Managing multiple Scenes in Unity can be a challenge, and improving this workflow is crucial for both the performance of your game and the productivity of your team. Here, we share some tips for setting up your Scene workflows in ways that scale for bigger projects.
Most games involve multiple levels, and levels often contain more than one Scene. In games where Scenes are relatively small, you can break them into different sections using Prefabs. However, to enable or instantiate them during the game you need to reference all these Prefabs. That means that as your game gets bigger and as those references take up more space in memory, it becomes more efficient to use Scenes.
You can break down your levels into one or multiple Unity Scenes. Finding the optimal way to manage them all becomes key. You can open multiple Scenes in the Editor and at runtime using Multi-Scene editing. Splitting levels into multiple Scenes also has the advantage of making teamwork easier as it avoids merge conflicts in collaboration tools such as Git, SVN, Unity Collaborate and the like.
Managing multiple Scenes to compose a level
In the video below, we show how to load a level more efficiently by breaking the game logic and the different parts of the level into several distinct Unity Scenes. Then, using Additive Scene-loading mode when loading these Scenes, we load and unload the needed parts alongside the game logic, which is persistent. We use Prefabs to act as “anchors” for the Scenes, which also offers a lot of flexibility when working in a team, as every Scene represents a part of the level and can be edited separately.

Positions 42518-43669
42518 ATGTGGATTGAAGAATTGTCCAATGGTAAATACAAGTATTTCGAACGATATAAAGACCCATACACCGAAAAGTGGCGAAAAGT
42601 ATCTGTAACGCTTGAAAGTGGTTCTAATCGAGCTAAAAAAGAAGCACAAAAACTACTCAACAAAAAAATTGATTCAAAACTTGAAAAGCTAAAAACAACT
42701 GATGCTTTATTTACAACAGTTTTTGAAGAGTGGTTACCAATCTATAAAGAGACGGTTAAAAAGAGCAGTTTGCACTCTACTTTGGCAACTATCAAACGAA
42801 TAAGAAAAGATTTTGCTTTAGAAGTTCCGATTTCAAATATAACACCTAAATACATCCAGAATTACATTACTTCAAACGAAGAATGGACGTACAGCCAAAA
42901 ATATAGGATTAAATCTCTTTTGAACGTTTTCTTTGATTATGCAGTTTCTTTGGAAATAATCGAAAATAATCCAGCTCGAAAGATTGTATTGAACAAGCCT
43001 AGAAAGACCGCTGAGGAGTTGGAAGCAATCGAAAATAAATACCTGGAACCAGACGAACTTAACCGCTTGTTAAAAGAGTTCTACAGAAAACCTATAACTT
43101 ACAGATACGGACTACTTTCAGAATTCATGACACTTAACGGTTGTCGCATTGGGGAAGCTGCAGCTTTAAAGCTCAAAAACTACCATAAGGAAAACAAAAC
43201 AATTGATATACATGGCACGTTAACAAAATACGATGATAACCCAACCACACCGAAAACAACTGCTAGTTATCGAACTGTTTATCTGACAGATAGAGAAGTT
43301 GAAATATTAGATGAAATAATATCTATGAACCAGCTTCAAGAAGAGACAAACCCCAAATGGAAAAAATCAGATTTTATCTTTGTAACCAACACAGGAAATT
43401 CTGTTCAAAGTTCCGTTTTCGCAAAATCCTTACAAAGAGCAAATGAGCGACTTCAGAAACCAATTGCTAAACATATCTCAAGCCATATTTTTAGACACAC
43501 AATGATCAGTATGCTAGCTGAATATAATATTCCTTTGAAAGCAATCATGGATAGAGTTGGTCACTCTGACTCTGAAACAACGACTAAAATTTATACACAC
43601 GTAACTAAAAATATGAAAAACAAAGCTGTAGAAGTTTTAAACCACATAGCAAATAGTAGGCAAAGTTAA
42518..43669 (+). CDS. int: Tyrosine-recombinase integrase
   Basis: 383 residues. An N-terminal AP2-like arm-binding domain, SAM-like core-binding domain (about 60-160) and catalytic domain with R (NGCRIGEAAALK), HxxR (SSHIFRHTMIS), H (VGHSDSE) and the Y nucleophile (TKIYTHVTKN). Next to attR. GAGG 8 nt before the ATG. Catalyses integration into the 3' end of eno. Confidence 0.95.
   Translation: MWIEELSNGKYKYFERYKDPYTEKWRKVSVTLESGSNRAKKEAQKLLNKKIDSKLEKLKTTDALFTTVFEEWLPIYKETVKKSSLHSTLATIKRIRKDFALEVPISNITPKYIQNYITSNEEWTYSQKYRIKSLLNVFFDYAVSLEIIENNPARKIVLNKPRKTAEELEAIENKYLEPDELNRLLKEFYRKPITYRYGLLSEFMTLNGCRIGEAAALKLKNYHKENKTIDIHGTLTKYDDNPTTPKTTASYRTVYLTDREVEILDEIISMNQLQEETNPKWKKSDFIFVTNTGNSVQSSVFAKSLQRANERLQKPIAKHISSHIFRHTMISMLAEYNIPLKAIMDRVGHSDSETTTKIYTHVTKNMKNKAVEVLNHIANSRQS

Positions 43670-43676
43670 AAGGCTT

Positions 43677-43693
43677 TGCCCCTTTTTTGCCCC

You can still load these Scenes while in Edit Mode and press Play at any time, so that you can visualize them all together when creating the level design.
We show two different methods to load those Scenes. The first one is distance-based, which is well suited for non-interior levels like an open world. This technique is also useful for some visual effects (like fog, for instance) to hide the loading and unloading process.
The second technique uses a Trigger to check which Scenes to load, which is more efficient when working with interiors.
Now that everything is managed inside the level, you can add a layer on top of it to better manage the levels.
Managing multiple levels within a game using ScriptableObjects
We want to keep track of the different Scenes for each level as well as all the levels during the entire duration of the gameplay. One possible way of doing this is to use static variables and the singleton pattern in your MonoBehaviour scripts, but there are a few problems with this solution. Using the singleton pattern allows rigid connections between your systems, so it is not strictly modular. The systems can’t exist separately and will always depend on each other.
Another issue involves the use of static variables. Since you can’t see them in the Inspector, you need to change the code to set them, making it harder for artists or level designers to test the game easily. When you need data to be shared between the different Scenes, you use static variables combined with DontDestroyOnLoad, but the latter should be avoided whenever itContinue reading